We focused on the influence of reactive compatibilization on blend properties using a styreneacrylonitrilemaleic anhydride random terpolymer (SANMA). Two series of PA 6/ABS blends with 30 wt % PA 6 and 70 wt % PA 6, respectively, were prepared with varying amounts of SANMA. Our experiments revealed that the morphology of the
matrix (PA 6 or ABS) strongly affects the blend properties. The viscosity of PA 6/ABS blends monotonically increases with SANMA concentration because of the formation of high-molecular weight graft copolymers. The extrudate swell of the blends was much larger than that of neat PA 6 and ABS and decreased with increasing SANMA concentrations at a constant extrusion pressure. This observation can be explained by the effect of the capillary number. The fracture resistance of these blends, including specific work to break and impact strength, is lower than that of GNS-1480 PA 6 or ABS alone, but increases SRT2104 chemical structure with SANMA concentration. This effect is most strongly pronounced for blends with 70 wt % PA 6. Fatigue crack growth experiments showed that the addition of 12 wt % SANMA enhances the resistance against crack propagation for ABS-based blends. The correlation between blend composition, morphology and processing/end-use properties of reactively compatibilized PA 6/ABS blends is discussed. (C) 2011 Wiley Periodicals, Inc. J Appl Polym Sci, 2012″
“In the past
decade, over 50 genome-scale metabolic reconstructions have been built for a variety of single- and multi-cellular find more organisms. These reconstructions have enabled a host of computational methods to be leveraged for systems-analysis of metabolism, leading to greater understanding of observed phenotypes. These methods have been sparsely applied to comparisons between multiple organisms, however, due mainly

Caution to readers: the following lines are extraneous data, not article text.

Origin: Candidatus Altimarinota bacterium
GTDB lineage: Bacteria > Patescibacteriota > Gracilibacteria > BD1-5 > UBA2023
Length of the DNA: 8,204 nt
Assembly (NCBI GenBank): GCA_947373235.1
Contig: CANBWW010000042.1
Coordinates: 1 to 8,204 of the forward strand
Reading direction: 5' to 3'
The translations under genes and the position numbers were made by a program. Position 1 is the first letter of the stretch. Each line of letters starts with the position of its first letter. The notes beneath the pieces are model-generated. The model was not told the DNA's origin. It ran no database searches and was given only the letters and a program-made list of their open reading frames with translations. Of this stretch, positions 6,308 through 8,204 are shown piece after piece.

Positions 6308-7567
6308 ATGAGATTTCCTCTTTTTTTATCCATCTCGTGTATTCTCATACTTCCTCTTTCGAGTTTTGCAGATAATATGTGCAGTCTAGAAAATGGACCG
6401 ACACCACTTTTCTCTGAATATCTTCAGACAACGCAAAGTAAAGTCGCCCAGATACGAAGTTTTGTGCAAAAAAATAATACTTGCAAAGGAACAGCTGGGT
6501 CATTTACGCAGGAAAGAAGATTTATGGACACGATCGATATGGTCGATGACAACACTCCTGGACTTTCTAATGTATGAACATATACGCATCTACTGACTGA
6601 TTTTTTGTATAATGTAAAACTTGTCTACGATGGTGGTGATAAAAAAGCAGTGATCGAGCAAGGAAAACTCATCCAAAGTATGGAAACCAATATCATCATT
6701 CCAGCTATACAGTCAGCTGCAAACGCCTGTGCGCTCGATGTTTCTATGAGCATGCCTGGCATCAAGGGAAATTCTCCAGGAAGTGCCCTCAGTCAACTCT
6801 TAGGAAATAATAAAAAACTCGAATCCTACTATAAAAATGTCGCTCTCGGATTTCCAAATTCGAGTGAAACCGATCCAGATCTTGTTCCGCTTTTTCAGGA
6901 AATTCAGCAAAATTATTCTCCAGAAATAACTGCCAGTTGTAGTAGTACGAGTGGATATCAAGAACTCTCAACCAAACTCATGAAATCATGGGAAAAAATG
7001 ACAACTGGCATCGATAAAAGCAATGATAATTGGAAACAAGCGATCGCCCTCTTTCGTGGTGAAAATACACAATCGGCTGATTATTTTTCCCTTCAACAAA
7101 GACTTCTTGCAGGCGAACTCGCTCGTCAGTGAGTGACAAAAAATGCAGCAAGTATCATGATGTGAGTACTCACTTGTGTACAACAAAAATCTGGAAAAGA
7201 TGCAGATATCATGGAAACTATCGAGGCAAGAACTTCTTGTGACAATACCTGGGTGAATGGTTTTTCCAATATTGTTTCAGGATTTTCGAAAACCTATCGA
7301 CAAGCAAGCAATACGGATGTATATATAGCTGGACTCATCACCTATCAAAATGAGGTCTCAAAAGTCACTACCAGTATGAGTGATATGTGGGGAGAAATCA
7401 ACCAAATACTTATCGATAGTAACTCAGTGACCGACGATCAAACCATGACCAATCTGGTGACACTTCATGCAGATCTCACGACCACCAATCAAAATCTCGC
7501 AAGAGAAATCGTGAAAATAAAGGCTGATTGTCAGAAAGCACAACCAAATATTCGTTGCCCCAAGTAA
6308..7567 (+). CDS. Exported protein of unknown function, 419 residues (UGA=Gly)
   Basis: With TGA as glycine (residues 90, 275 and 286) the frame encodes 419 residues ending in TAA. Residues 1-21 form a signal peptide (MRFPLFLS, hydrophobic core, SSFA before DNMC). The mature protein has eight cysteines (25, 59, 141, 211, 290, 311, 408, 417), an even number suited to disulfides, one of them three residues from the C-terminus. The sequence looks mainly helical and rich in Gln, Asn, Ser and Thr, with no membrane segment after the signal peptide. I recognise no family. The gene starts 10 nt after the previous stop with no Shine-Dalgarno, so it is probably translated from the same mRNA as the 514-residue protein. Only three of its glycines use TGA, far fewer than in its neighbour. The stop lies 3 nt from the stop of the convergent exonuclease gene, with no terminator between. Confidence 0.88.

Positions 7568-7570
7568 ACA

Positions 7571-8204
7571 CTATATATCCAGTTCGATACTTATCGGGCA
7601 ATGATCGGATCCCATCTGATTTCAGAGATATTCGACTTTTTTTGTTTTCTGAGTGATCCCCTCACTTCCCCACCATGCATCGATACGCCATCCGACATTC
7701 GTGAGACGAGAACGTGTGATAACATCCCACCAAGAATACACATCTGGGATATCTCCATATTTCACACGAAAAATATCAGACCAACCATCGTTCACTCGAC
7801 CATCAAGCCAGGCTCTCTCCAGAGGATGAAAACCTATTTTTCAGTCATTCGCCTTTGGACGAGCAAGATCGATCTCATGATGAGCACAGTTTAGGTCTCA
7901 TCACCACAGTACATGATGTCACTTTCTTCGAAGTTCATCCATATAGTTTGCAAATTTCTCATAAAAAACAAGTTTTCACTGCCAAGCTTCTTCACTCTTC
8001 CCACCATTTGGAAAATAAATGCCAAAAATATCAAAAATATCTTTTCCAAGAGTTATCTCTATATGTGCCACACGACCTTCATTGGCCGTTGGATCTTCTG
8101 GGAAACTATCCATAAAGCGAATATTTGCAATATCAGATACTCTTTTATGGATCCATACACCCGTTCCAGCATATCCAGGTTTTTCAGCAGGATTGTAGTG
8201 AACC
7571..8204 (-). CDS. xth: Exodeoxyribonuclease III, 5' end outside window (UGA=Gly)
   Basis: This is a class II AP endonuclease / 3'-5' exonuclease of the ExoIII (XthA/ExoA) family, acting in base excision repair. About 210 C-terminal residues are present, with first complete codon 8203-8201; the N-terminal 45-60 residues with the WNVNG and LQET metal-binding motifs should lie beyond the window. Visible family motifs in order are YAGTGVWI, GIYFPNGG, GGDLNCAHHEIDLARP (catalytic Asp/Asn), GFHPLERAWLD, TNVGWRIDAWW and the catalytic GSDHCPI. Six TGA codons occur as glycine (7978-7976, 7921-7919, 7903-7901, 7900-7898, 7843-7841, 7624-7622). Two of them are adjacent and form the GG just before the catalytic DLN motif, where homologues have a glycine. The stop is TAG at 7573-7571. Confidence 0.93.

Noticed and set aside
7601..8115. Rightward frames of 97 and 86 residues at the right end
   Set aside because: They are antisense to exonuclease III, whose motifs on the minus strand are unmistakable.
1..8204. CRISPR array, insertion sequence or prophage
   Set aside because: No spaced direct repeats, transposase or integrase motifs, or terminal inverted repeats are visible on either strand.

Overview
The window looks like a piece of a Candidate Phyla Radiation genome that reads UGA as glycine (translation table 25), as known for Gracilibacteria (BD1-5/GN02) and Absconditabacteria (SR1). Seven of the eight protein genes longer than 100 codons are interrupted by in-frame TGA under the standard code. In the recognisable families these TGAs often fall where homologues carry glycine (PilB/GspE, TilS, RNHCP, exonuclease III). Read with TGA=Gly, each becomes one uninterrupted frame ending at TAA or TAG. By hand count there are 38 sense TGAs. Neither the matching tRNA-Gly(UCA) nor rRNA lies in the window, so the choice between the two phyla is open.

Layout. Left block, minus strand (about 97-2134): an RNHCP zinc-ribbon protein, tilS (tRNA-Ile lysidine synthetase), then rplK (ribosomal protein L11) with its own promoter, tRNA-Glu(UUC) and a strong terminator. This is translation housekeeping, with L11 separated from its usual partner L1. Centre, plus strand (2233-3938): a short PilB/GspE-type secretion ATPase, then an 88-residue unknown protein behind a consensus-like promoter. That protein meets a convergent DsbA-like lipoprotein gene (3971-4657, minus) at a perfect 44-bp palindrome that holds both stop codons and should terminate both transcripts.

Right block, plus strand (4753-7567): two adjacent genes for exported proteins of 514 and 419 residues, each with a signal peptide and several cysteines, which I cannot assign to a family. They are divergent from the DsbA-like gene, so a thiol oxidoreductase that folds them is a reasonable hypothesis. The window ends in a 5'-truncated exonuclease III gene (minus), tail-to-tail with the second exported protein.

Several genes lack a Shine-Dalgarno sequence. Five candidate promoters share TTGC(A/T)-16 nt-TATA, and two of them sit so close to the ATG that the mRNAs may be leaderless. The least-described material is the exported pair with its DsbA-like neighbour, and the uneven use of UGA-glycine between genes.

to the existence of differences between reconstructions that are inherited from the respective reconstruction processes of the organisms to be compared. To circumvent this obstacle, we developed a novel process, termed metabolic network reconciliation, whereby non-biological differences are removed from genome-scale reconstructions while keeping the reconstructions as true as possible to the underlying biological data on which they are based. This process was applied to two organisms of great importance to disease and biotechnological applications, Pseudomonas aeruginosa and Pseudomonas putida, respectively. The result is a pair of revised genome-scale reconstructions for these organisms that can be analyzed at a systems level with confidence that differences are indicative of true biological differences (to the degree that is currently known), rather than artifacts of the reconstruction process. The reconstructions were re-validated with various experimental data after reconciliation.